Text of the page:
Westminster Hall Debate on Tropical Diseases October 2015

I beg to move,

That this House has considered the work of the UK in tackling malaria and neglected tropical diseases.

It is a pleasure to serve under your chairmanship, Mr Davies. I refer Members to my declarations in the Register of Members’ Financial Interests. One thing that is not there that I need to declare is that I have been invited to become a trustee of the Liverpool School of Tropical Medicine. That has not yet been ratified, so will not be in the register.

I have secured this debate at a critical time in tackling malaria and neglected tropical diseases, which affect up to 1.4 billion people across the world. Just to explain, neglected tropical diseases include leprosy, lymphatic filariasis, schistosomiasis, soil-transmitted helminths—or worms—leishmaniasis, human African trypanosomiasis and Chagas disease. All those diseases are preventable and treatable using existing treatments, yet they continue to cause death and disability in a way that would simply not be acceptable were they endemic in the United Kingdom. This debate is particularly important as the 2015 Nobel prize in physiology or medicine was awarded this month for work on malaria and neglected tropical diseases. Professor Youyou Tu was awarded the prize for the discovery of artemisinin, which I will come on to later, and Doctor William C. Campbell of Ireland and the USA and Professor Satoshi Omura of Japan were awarded the prize for their discovery of avermectin, which is effective against river blindness, lymphatic filariasis and a growing number of other parasitic diseases.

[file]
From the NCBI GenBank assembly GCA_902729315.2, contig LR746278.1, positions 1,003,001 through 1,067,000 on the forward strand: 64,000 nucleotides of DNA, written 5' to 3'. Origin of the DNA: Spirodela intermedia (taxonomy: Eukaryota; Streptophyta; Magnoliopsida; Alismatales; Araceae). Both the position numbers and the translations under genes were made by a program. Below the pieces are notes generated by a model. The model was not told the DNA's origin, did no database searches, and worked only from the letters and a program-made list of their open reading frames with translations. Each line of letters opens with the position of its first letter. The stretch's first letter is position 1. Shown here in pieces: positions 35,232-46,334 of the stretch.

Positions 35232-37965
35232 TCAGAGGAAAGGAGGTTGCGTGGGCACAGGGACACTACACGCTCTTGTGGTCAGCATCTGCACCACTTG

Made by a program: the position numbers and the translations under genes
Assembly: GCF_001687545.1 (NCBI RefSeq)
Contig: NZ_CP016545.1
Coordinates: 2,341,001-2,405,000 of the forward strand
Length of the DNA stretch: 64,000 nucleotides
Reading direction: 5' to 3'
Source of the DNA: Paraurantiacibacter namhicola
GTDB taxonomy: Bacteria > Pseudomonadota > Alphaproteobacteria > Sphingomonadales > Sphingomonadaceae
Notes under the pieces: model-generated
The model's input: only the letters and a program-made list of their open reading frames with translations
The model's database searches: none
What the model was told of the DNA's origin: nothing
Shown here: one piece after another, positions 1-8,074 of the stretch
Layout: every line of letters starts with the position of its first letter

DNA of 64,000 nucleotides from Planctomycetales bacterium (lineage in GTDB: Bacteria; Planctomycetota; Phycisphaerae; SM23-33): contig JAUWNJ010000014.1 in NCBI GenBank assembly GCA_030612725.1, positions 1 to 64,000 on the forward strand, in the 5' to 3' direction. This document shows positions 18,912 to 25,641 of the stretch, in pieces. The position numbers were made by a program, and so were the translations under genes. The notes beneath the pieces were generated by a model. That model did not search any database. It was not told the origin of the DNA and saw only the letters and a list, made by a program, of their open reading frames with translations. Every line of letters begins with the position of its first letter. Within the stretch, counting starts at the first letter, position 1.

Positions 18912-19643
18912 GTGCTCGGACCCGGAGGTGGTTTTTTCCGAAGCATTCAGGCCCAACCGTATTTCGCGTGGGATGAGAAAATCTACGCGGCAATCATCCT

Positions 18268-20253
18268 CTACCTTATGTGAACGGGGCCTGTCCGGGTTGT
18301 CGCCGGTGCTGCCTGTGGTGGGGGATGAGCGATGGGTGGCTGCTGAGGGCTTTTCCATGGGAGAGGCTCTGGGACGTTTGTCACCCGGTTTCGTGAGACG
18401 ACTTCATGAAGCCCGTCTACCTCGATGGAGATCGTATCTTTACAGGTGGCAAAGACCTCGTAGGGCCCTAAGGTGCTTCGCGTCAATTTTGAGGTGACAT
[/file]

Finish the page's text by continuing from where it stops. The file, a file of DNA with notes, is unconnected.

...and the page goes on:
Over the past decade and a half, the UK has taken a prominent role in the fight against malaria and neglected tropical diseases, and I will set out the great progress made and the challenges that face us if we are to see their elimination. I ask the Minister to consider the future of the UK’s programmes in both areas.

Twenty years ago, we were losing the fight against malaria—I declare an interest, having had it at least four times—and there was widespread resistance to the main drugs used to cure it: chloroquine and sulfadoxine-pyrimethamine. The international will to tackle malaria seemed absent. All of that changed with the adoption of the millennium development goals. MDG 6 targeted malaria, while MDG 4 focused on child mortality. We have to remember that children are the ones who suffer most from malaria, as more children die from malaria than adults. MDG 5 was on maternal health, and pregnant women are particularly at risk of catching and suffering from malaria. The fight against malaria has resulted in a 58% decline between 2000 and 2015 in deaths from malaria globally. The World Health Organisation estimates that that means that 6.2 million deaths from malaria have been averted, primarily among children under five in sub-Saharan Africa.

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